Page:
The Tasmanian Highlands is one of those places where as soon as you arrive, you breath out, stress gone, nothing to worry about here. My appreciation for this place is as much for the people and the way of life as it is for the fly fishing. People visit each other here. Not a text or facebook, but a visit in person. Quite often a number of people visit the same house at the same time, totally unplanned, and the outcome generally means the planned early start on the water becomes a late one! The one thing everybody has in common here is fly fishing. Just about everybody fly fishes, locals and tourists alike and this I believe brings the people together.
I’m getting back on top of the fishing after a slow start. I mentioned in my last blog that I thought other methods would work well and I still believe that, However, dry fly fishing is the way forward here. It’s all about spotting a cruising trout and making him come to the surface to eat your fly. A nymph might be better at times but I want to catch them on dries, at least that’s how I feel here in the central highlands.
While in NZ, Stefan gave me a beautifully tied and constructed Swedish balsa wood wasp pattern. I put the fly in my box without giving much consideration to when I’d use it. 4 days ago I had none of my Tassie beetle patterns tied, so I was looking for inspiration. “The wasp” I thought, “Perfect!” I put it on the point and before long a 4lb brown sipped it down. Terrestrials are essential here. On the 19 lagoons and farther out into the wilderness I find them better than dun patterns. Beetles in particular, I see them on the water every day in good numbers so it makes sense. Colour is less important than silhouette. I have never seen a wasp on the water here but from the time I put the wasp on, 8 out of the next 10 fish ate it, (I fish 2 dries) then I left it in a fish. What makes this fly so good? I’m not sure but I think it generally looks like food. Terrestrial food! Stefan, please send me one or 2 more!!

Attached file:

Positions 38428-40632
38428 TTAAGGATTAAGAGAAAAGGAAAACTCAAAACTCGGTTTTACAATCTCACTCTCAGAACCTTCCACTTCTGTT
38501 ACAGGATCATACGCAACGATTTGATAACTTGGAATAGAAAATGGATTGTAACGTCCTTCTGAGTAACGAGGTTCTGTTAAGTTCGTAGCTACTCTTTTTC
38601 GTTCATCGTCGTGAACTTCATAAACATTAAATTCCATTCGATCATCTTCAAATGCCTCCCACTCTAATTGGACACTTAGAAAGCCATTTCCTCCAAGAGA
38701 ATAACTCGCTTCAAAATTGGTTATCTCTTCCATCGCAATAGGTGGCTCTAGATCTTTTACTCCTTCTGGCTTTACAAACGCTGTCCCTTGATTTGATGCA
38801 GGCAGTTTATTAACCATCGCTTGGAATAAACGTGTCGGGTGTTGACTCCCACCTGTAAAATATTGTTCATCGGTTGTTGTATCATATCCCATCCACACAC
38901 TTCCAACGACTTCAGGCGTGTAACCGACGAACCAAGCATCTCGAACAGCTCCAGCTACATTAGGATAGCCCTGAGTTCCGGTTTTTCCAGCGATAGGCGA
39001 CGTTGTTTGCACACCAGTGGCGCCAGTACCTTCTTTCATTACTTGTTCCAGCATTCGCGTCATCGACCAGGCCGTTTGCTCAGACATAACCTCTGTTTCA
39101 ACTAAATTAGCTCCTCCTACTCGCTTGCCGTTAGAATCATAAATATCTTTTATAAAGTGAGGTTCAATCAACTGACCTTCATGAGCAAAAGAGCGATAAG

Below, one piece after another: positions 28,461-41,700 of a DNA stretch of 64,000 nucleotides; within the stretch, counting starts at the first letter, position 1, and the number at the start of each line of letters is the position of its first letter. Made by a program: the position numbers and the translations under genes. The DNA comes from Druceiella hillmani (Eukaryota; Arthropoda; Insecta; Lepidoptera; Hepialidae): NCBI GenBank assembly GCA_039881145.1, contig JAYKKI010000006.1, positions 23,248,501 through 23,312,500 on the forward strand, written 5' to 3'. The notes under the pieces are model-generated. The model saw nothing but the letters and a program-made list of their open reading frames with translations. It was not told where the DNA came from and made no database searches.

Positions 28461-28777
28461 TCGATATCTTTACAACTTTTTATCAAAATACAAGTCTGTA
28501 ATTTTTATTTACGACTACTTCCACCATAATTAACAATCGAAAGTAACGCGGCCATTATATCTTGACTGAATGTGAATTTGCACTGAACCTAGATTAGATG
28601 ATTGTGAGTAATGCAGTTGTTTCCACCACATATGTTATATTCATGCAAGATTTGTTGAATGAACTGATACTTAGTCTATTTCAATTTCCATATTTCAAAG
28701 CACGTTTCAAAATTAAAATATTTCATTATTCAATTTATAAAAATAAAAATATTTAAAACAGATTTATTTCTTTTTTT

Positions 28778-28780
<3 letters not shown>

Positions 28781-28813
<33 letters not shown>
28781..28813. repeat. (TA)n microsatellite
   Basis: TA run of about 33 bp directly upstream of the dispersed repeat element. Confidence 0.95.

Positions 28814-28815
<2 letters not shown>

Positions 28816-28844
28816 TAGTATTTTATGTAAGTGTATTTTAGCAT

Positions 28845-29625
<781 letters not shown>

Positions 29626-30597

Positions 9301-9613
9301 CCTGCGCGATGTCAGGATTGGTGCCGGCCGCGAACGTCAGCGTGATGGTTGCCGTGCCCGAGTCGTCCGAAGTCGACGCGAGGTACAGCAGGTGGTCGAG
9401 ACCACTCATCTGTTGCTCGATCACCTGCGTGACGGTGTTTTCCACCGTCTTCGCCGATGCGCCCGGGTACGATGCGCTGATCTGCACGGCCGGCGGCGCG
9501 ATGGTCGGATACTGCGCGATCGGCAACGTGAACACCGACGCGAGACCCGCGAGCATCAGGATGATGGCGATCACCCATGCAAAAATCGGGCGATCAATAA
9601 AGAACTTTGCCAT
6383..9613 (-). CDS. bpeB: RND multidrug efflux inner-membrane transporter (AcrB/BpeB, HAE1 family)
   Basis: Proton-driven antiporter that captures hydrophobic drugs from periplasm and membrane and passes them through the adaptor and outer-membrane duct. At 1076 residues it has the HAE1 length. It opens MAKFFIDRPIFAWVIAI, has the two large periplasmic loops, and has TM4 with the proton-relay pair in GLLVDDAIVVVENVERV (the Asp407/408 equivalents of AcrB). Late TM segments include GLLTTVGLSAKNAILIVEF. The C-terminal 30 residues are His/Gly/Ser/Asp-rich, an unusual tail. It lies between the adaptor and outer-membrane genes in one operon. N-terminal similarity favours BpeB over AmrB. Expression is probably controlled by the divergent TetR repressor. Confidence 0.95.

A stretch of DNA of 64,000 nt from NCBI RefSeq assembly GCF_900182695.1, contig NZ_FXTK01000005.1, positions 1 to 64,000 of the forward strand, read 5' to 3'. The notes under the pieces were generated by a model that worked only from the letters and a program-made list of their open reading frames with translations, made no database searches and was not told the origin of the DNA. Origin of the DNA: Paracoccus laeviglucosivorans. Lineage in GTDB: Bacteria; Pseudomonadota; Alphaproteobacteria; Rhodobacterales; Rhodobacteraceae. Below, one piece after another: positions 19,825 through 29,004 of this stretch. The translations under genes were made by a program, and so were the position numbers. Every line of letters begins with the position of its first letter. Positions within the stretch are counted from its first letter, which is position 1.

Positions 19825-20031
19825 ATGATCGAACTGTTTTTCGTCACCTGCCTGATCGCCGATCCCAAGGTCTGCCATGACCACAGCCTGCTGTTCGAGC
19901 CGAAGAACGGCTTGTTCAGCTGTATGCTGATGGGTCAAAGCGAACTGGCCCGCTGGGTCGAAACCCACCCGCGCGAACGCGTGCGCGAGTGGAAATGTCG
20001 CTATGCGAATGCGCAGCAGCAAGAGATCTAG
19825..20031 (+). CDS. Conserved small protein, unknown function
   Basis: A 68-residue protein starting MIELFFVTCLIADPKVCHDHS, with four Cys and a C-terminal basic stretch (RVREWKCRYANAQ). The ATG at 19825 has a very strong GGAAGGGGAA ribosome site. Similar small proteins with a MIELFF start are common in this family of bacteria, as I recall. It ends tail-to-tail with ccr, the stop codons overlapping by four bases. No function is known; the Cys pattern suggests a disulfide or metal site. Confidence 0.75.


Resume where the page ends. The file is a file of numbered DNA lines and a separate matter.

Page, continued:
My day consists of heading out to the Western Lakes, usually the 19 lagoons which are accessible from a rough track. I look at my map and make a plan for the day which often changes as the day progresses. The terrain between lakes is tough going. Stumbling over tussocks and spiky plants is the order of the day. A few days ago I walked a few Ks of river which took me over some of the toughest terrain I’ve ever walked. I fell down about 10 deep river eroded holes hidden by tussock. I think the risk of breaking a leg down a hole is far greater than being bitten by a snake. By the end of the day a cold beer always goes down well. 8 fish was the most I had in a day so far and my worst day was a blank! Today I had 3. A 2lber, an impeccably conditioned 4lber and my best Tasmanian fish to date, a 5.5lber. 4 lakes for 3 fish in about 5ks in 7hours. Aside from falling in and then feeling the wind chill it was a great day to be alive!
Don Ogden, A fly fisherman on a break from the sport, has kindly put me up for a while, so in the evenings I have a place to kick back, tie flies, write blogs, drink beer, eat spuds, enjoy visitors, etc.. Thank you very much Don!
Fish hard. Stuntman Ronan..